Our approach to Lhasa was a bit exciting. Pilots have to receive special training prior to being qualified to land at Gonggar Airport at Lhasa, Tibet. They have to contend with landing at an airport with an altitude of 12,000 ft. I was told that there are only 25 pilots qualified to land there. I believe that! We flew through valleys with housing rising on hills above the aircraft. Once on the ground, I noticed that there was NOT an abundance of runway. We arrived mid-afternoon and the airport didn’t seem very busy.
Once off the plane, I immediately felt the effects of the high altitude. I was light headed. It was almost like having a bad hangover without taking a drink! I did not like the feeling. Lhasa is one of the highest cities in the world at 12,000 feet above sea level. Because of this, I had the remainder of the day to acclimate myself to the atmospheric conditions.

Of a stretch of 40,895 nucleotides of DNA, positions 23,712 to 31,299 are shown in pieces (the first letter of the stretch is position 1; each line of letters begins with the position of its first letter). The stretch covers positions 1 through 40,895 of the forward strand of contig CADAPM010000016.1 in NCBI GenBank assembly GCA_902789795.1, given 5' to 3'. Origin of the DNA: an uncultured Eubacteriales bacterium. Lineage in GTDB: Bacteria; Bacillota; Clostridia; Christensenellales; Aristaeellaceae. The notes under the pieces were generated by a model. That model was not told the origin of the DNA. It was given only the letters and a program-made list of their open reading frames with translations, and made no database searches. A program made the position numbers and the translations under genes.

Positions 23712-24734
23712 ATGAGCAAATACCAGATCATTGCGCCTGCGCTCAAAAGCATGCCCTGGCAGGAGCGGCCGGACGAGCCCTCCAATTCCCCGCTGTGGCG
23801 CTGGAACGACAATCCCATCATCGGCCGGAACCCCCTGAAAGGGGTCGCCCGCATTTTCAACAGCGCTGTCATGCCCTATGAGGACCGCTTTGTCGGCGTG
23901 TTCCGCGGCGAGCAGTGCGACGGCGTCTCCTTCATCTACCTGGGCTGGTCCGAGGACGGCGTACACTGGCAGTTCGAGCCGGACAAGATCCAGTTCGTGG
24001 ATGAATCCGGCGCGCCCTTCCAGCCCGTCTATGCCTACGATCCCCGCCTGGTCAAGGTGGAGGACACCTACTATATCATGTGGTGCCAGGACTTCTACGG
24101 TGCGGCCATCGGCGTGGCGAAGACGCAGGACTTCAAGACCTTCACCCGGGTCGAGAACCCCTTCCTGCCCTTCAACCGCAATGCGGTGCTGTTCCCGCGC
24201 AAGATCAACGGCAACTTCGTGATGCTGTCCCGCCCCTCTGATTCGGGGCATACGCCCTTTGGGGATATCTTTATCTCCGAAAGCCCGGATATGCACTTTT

I was very pleased to see my tour guide, Ciwang, waiting for me as I left the Customs area. He had a nice Toyota 4 Runner that easily carried my baggage. From the airport, we set out along the modern 4 lane highway for the hour-long, 40-mile drive to Lhasa. The road took us through the mountain valleys where there was still snow on the ground in some areas. Although it was a welcome change from the heat and high humidity of Chengdu, China, I was grateful that I had my all-weather parka with me. I had to be prepared for all weather conditions as this trip took me from dry, triple digit heat; to 90-degree temps and high humidity; to freezing cold weather with snow on the ground. This demonstrated why I had so much luggage!